Relationship between continuous aerosol measurements and firn core chemistry over a 10-year period at the South Pole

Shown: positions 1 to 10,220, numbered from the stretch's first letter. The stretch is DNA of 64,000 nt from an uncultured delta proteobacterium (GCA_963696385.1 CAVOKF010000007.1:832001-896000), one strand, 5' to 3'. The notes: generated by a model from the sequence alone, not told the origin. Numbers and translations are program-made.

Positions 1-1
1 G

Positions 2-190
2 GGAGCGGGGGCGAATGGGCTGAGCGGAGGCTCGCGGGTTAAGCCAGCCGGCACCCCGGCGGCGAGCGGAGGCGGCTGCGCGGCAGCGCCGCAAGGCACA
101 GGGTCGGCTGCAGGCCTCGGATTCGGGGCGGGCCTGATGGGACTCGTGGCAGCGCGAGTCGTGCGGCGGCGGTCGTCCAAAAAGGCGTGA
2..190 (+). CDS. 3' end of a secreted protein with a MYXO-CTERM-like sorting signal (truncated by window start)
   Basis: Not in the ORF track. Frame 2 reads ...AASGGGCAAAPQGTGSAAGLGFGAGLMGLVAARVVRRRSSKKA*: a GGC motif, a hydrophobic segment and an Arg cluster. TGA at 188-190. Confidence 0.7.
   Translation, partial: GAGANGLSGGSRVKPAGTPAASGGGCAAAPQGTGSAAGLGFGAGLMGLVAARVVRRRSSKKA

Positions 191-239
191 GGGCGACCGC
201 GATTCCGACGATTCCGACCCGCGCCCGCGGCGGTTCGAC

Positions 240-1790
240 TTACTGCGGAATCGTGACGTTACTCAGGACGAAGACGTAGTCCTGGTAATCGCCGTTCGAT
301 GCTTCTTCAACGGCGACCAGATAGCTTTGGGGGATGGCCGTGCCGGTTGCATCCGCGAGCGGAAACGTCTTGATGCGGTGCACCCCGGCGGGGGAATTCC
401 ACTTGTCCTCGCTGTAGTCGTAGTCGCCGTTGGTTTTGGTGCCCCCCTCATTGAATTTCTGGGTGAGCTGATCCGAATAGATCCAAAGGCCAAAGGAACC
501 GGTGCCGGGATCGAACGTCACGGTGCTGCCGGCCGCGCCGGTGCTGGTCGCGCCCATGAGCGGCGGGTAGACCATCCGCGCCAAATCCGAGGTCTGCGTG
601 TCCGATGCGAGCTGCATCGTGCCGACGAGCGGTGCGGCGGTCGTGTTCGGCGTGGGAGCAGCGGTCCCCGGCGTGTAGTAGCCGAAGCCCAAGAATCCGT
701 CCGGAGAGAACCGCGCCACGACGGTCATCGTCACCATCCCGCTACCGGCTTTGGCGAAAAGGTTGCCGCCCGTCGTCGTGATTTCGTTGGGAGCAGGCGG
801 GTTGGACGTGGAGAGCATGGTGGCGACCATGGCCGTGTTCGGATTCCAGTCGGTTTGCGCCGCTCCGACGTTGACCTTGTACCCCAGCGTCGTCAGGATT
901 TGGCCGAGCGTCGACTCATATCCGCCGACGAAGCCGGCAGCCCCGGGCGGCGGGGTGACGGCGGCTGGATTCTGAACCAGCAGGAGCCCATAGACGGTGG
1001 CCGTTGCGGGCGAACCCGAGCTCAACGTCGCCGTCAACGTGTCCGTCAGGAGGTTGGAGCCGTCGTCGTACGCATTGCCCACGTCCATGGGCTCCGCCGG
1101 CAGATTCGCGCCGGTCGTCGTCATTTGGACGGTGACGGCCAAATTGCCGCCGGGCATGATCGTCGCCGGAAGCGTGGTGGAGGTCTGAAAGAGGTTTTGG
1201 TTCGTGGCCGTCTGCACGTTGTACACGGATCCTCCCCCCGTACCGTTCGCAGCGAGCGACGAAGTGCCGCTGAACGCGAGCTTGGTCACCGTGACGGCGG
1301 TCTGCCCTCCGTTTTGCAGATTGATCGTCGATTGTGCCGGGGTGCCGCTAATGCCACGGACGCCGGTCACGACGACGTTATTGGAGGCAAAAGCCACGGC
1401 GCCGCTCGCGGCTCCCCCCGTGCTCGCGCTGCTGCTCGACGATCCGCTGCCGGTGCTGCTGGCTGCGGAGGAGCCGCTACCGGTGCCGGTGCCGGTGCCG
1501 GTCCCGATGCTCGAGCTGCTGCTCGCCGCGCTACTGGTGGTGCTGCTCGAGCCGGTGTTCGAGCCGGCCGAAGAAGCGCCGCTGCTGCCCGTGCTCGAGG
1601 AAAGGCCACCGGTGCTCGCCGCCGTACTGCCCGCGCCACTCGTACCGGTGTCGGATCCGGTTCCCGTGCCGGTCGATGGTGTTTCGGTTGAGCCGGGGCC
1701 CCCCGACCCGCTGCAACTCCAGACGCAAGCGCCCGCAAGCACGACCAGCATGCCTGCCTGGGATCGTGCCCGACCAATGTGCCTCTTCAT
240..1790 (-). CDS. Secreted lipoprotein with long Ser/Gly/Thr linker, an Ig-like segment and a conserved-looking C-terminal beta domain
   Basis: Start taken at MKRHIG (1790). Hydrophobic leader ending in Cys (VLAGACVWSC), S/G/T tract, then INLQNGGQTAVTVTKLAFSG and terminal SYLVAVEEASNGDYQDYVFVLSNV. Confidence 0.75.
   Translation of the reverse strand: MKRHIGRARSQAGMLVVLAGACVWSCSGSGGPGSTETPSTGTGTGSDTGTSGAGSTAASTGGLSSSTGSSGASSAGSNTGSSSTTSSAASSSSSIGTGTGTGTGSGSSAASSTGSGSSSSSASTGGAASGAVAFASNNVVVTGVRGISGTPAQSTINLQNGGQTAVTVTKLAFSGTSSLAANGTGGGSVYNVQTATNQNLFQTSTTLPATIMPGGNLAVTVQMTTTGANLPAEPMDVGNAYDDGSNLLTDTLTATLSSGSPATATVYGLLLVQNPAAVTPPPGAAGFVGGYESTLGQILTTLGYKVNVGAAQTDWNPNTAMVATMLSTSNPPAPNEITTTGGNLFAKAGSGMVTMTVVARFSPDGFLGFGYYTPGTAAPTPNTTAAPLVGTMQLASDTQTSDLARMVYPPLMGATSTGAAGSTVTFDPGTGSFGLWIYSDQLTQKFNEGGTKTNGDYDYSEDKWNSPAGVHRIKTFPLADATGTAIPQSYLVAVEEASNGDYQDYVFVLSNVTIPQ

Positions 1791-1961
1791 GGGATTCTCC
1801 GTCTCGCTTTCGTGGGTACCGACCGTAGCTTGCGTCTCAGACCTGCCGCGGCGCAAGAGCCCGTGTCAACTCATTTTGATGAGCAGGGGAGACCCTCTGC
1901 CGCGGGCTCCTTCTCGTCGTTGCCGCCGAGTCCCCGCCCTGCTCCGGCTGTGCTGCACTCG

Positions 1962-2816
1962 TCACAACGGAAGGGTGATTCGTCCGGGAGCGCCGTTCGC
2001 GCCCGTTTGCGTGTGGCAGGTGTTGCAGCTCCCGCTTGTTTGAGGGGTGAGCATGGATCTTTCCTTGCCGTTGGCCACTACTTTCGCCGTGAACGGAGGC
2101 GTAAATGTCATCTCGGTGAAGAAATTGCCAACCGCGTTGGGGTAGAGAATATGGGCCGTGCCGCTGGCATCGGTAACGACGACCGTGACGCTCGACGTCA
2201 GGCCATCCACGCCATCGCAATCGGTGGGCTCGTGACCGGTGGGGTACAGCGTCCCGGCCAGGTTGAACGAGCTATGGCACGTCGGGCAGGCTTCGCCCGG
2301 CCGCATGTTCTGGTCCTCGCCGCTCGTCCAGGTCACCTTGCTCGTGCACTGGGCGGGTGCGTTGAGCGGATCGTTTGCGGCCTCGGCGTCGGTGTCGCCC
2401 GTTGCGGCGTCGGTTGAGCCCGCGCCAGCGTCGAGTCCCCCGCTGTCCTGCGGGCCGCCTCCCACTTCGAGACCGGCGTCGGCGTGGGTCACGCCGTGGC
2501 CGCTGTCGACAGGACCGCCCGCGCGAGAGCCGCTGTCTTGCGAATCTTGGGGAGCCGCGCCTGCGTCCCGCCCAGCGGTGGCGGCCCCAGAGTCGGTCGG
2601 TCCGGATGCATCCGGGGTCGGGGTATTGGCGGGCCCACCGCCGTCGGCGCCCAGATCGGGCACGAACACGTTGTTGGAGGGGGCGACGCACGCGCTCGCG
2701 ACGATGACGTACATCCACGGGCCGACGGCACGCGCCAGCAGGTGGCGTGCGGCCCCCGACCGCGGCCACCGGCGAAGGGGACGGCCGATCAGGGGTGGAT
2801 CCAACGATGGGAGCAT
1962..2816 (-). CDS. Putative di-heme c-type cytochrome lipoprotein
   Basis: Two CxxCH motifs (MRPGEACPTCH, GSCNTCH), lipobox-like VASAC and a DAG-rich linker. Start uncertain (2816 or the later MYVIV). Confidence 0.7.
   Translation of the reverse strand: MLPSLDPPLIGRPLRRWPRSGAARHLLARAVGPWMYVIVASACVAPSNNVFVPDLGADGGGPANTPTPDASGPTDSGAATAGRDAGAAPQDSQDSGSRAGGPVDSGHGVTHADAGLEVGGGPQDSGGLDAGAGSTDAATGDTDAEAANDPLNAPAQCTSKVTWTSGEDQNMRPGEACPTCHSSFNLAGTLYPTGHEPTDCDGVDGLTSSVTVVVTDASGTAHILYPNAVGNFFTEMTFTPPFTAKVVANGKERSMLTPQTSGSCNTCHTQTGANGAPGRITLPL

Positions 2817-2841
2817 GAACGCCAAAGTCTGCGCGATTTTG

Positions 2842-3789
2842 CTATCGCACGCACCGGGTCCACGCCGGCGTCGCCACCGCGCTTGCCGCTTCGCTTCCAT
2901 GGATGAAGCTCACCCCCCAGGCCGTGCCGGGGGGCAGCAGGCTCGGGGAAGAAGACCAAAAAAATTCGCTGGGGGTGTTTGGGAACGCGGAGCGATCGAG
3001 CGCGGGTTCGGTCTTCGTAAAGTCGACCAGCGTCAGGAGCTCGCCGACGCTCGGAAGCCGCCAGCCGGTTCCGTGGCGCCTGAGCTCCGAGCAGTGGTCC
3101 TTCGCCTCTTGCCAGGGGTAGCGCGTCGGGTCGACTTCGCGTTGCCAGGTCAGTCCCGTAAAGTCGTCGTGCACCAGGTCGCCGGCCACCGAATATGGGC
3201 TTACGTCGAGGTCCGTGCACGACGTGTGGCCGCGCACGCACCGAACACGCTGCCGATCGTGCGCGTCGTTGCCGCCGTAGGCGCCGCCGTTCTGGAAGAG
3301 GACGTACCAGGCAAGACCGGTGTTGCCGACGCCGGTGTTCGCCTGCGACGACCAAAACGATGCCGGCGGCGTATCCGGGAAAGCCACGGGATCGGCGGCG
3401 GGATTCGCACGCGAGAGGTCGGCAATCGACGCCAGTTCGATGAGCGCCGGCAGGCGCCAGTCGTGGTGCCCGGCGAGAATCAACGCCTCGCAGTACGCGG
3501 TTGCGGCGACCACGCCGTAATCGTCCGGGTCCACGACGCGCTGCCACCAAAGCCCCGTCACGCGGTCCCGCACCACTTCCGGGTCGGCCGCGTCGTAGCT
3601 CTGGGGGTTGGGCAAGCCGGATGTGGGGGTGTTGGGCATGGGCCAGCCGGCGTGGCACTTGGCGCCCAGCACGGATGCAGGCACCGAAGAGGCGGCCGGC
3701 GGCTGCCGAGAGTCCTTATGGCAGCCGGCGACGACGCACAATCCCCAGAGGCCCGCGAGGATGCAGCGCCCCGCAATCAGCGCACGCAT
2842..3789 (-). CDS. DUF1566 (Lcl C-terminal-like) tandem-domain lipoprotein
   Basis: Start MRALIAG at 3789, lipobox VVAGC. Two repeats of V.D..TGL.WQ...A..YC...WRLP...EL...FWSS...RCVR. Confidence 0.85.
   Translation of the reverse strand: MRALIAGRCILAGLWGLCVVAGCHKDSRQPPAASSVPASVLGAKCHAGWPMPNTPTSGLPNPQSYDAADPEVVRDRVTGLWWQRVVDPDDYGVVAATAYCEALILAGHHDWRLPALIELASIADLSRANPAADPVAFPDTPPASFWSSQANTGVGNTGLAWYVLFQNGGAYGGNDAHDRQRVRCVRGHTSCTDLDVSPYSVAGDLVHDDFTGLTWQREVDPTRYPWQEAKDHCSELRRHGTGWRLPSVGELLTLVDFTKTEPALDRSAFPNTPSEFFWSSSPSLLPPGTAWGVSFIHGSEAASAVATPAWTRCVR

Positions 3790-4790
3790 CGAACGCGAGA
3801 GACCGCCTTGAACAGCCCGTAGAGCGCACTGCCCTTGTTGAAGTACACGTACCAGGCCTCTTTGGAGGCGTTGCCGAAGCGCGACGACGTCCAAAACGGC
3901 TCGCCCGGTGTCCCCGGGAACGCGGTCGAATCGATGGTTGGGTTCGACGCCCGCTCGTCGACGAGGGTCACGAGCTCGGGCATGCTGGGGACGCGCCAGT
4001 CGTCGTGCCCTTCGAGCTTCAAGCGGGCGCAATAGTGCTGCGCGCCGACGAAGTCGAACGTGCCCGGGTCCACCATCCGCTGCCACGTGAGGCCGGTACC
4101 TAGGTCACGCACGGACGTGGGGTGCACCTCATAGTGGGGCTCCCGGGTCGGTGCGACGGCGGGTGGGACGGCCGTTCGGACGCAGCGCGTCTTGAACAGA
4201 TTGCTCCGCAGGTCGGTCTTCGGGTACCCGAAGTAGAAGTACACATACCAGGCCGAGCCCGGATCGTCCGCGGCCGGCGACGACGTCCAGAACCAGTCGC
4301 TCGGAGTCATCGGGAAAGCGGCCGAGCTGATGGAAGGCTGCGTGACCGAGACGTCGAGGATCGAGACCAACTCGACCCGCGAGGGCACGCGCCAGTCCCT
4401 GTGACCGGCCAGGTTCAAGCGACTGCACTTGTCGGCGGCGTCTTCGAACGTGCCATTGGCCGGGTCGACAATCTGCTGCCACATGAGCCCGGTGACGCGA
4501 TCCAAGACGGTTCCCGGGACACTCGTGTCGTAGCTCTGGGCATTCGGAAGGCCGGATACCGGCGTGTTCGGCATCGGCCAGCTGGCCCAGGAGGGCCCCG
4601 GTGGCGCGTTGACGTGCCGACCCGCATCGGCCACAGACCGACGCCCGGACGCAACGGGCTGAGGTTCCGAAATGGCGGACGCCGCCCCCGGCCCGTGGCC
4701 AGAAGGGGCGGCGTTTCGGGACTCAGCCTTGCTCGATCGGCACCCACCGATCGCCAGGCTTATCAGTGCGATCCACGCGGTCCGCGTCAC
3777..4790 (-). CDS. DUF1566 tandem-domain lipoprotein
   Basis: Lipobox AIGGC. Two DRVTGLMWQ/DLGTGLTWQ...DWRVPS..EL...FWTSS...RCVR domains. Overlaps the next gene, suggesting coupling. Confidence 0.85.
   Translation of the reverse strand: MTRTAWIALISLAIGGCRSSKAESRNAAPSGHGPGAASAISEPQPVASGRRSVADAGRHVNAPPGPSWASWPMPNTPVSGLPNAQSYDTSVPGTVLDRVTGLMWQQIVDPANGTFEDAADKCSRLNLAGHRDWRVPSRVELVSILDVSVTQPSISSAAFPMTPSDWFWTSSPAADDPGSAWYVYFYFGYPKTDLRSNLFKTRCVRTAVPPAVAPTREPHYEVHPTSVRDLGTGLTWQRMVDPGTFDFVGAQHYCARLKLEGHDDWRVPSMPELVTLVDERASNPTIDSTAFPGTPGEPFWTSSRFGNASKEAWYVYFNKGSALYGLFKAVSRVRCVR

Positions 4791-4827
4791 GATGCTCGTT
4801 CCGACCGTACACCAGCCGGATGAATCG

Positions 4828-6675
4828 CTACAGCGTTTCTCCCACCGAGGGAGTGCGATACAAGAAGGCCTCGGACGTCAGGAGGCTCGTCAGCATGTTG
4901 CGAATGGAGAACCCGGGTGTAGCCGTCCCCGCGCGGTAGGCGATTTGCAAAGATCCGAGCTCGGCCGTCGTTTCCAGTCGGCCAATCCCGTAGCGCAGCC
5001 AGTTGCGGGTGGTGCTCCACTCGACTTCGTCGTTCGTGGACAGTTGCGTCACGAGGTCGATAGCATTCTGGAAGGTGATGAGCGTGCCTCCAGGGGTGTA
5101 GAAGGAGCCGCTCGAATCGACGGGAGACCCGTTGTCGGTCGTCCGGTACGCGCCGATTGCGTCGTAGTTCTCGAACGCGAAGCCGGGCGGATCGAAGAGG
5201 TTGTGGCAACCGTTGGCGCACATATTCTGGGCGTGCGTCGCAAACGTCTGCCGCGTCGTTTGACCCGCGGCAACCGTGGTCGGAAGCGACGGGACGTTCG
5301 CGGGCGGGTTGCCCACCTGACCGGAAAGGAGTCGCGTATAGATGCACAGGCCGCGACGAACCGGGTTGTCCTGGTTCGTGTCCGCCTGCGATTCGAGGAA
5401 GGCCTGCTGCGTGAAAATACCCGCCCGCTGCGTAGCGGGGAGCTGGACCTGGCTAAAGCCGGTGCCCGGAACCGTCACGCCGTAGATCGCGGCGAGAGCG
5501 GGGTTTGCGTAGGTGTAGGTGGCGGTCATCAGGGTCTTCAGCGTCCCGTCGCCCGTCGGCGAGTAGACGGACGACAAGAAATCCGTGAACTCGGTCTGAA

Before ice core chemistry can be used to estimate past atmospheric chemistry it is necessary to establish an unambiguous link between concentrations of chemical species in the air and snow. For the first time a continuous long-term record of aerosol properties (aerosol light scattering coefficient, σsp, and Angstrom exponent), at the South Pole are compared with the chemical record from a high resolution firn core (approximately 10 samples per year) covering the period from 1981 to 1991. Seasonal signals in Angstrom exponent, associated with winter minima due to coarse mode seasalt and summer maxima due to accumulation mode sulfate aerosol, are reflected in the firn core SO42-/Na+ concentration ratio. Summertime ratios of σsp and aerosol optical depth, τ, to corresponding firn core sulfur concentrations are determined and the `calibrations' are applied to sulfur concentrations in snowpits from a previous study. Results show that σsp estimates from snowpit sulfur concentrations are in agreement with atmospheric measurements while τ estimates are significantly different, which is likely due to the lack of understanding of the processes that mix surface air with air aloft.